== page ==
This is a fascinating question. One of the things I find really interesting about the 19th century political debate is that the opposing political coalitions were more sensibly aligned, perhaps because people had a slightly clearer sense of what was at stake. My impression (which may be wrong in its details) is that the free traders tended to be liberals and economic populists. They clearly understood that protectionism brought about a transfer of wealth from relatively poor consumers to relatively wealthy business interests. In the opposing coalition were a coalition of business interests and xenophobes making fundamentally mercantilist arguments about economic nationalism.


Karl Polanyi covers this period in his book The Great Transformation. His perspective is a little different.

First, Polanyi notes that those opposing the liberal agenda there were the defenders of the old order, ultimately derived from the feudal social structure, as well the working urban proletariat. Their interests never coincided and their visions of an alternative to the dominant liberal creed were so very different, it is not surprising that they never formed a united opposition. It is true that once the middle class realized that free trade meant cheaper food they were temporarily won over to its cause. But there were a few others who realized how disastrous free trade would be in the long run.

Second, Tim Lee, as all libertarians do, makes a whole series of informational exclusions about what comes along with liberalism. For example, it cannot be an accident that Great Britain, during the time of the ascendancy of liberal ideals, also maintained a very large colonial empire. Ultimately, adherence to the dogma of the self-regulating market requires state intervention to ensure that the prices of labor, land, and money are all controlled only by economic factors internal to that self-regulating market. When social, environmental, religious or national policies interfere with the operating of that self regulating market, state intervention is required. Case in point: US invasion of Iraq. When political ideals interfere with the functioning of the self-regulating market, state intervention is also called for by supporters of the market. Case in point: the DMCA. From this view, the fact that those who support the self-regulating market also support strong imposed patent, copyright and trademark laws is entirely consistent and unsurprising.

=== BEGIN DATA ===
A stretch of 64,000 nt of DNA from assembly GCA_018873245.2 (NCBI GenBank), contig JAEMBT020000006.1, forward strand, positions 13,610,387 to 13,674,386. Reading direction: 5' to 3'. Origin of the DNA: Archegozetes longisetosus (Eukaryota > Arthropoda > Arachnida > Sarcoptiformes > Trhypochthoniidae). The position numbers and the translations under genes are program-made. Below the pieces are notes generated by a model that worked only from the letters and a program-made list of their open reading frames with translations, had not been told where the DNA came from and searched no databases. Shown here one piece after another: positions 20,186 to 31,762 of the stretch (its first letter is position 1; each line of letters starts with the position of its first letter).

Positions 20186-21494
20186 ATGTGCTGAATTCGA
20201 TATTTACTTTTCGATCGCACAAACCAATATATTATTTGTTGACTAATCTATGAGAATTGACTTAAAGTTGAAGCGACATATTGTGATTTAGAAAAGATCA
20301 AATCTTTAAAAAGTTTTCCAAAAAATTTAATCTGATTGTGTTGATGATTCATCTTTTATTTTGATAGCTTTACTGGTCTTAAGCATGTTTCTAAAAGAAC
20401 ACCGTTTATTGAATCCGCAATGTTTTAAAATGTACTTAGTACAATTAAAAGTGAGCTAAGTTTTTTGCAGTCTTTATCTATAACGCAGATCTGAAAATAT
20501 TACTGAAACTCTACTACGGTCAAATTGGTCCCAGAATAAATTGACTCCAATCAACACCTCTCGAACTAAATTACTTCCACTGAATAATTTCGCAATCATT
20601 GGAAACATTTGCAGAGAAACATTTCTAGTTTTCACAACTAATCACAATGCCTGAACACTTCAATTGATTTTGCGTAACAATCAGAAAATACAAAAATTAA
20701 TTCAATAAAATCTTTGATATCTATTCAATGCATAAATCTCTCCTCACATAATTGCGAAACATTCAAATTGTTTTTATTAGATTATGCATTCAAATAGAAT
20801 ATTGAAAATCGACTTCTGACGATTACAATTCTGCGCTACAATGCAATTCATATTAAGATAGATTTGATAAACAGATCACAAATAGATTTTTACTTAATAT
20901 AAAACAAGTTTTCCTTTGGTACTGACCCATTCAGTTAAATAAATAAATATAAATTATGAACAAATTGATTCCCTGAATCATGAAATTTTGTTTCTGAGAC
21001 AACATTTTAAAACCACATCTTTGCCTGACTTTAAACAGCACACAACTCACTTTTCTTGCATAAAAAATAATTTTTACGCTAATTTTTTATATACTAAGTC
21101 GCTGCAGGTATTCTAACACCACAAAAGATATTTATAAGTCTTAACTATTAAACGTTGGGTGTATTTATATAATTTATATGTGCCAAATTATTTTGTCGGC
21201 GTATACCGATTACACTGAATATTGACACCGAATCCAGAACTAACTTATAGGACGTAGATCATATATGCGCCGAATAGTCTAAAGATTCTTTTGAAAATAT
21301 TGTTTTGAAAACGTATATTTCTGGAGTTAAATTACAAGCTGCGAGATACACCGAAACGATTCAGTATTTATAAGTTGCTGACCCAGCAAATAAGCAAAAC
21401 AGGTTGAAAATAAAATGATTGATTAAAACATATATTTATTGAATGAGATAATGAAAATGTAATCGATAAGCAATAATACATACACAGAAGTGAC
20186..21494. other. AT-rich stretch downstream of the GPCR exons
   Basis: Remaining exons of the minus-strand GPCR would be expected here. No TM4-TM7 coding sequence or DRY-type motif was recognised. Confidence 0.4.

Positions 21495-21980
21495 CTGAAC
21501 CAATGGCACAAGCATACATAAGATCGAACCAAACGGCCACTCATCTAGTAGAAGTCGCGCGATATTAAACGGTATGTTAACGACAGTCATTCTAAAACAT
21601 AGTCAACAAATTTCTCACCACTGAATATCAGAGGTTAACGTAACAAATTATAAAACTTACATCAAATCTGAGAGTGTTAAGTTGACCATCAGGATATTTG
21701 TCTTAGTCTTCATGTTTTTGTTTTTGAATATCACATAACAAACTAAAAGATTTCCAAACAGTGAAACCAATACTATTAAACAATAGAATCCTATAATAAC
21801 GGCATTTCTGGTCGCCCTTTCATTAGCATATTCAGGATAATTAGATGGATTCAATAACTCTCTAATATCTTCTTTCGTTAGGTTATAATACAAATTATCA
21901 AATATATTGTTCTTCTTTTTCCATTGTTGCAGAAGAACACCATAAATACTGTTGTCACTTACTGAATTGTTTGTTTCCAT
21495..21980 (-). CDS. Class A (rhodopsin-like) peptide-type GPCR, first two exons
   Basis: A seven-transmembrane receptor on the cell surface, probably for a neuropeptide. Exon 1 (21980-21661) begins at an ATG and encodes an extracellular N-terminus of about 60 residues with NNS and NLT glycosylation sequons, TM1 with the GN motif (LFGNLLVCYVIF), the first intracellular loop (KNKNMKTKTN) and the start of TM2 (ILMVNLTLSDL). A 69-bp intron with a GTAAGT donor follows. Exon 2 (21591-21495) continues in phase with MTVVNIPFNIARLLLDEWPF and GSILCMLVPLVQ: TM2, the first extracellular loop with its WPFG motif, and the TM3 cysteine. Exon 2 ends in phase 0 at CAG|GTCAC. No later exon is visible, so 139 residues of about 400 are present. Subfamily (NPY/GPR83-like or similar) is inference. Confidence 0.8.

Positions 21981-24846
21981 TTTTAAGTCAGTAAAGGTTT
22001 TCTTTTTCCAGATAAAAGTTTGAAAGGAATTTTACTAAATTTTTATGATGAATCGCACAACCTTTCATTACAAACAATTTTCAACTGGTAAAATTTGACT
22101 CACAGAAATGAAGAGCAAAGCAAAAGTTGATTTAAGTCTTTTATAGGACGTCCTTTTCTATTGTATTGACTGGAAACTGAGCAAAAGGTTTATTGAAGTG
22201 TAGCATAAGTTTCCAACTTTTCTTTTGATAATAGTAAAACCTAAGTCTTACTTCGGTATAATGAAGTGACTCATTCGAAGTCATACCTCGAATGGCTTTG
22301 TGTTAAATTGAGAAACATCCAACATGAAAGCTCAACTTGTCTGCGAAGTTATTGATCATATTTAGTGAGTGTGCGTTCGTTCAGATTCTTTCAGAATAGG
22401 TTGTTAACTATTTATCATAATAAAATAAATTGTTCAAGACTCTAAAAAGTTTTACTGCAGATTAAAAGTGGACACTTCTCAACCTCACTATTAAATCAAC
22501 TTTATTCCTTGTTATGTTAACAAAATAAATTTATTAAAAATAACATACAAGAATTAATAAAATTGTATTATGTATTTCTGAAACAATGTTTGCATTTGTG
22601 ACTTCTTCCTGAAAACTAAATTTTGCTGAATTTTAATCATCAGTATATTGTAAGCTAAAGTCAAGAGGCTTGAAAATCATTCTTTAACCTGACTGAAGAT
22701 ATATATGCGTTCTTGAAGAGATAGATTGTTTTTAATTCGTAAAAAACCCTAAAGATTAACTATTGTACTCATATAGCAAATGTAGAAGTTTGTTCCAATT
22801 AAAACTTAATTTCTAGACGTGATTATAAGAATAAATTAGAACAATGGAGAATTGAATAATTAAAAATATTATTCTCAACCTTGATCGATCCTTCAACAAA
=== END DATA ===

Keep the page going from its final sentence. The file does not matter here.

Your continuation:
The bottom line is: you cannot separate the economic functioning of society from its broader social, political, environmental, national and social contexts, as liberals are wont to do. Human society just cannot be distilled into neatly separate fungible categories. They are all connected. Failure to come to grips with this reality is why libertarianism can only be maintained by making excluding whole categories of information.

Thus the following confusion on Tim’s part:

Today’s free trade debate is much weirder, because there are enough businesses who want to export things that significant parts of the business community are for freer trade. On the other hand, the liberals who fancy themselves defenders of relatively poor consumers find themselves in bed with predatory industries like sugar and stell that have been using trade barriers to gouge consumers. And the “trade” debate has increasingly come to be focused on issues that don’t actually have much to do with trade, whether it’s labor and environmental “standards,” copyright and patent requirements, working retraining programs, cross-border subsidies, etc.

Continue reading “The Self-Regulating Market requires state intervention”

The Self-Regulating Market requires state intervention

The Great Transformation

Reading The Great Transformation by Karl Polanyi. It is certainly one of the great cross-disciplinary conceptual efforts of our time, and is the best book about economics I’ve read since Amartya Sen‘s Development as Freedom. Essential to Polanyi’s views is that our economic structures are embedded in a wider social and political context, and he makes the great point that men can not be reduced to economic automatons, as so many economists were (and still are) apt to do.

One of the insights he has is that there are some inherent conflicts within the dominant neo-classical liberal creed, specifically between the idea of laissez-faire policies and the institution of the self-regulating market:

“Strictly economic liberalism is the organizing principle of a society in which industry is based on the institution of the self-regulating market…For as long as such a system is not established economic liberals will call for the intervention of the state in order to establish it, and once established, in order to maintain it.” (page 149)

And I found a great example of this contradiction right over at that libertarian website, TLF:
Continue reading “The Great Transformation”

The Great Transformation

Insanity, or the War America fights against itself, especially in California

I’d received my email from the Marijuana Policy Project reminding me the US has past a milestone of some kind, and that tied in very well with a book I’d been reading too:

Our nation is currently incarcerating a record one in 99 adults, according to a new report by the Pew Center on the States. You can read The New York Times’ article on the U.S. government’s war on the American people here.

Continue reading “Insanity, or the War America fights against itself, especially in California”

Insanity, or the War America fights against itself, especially in California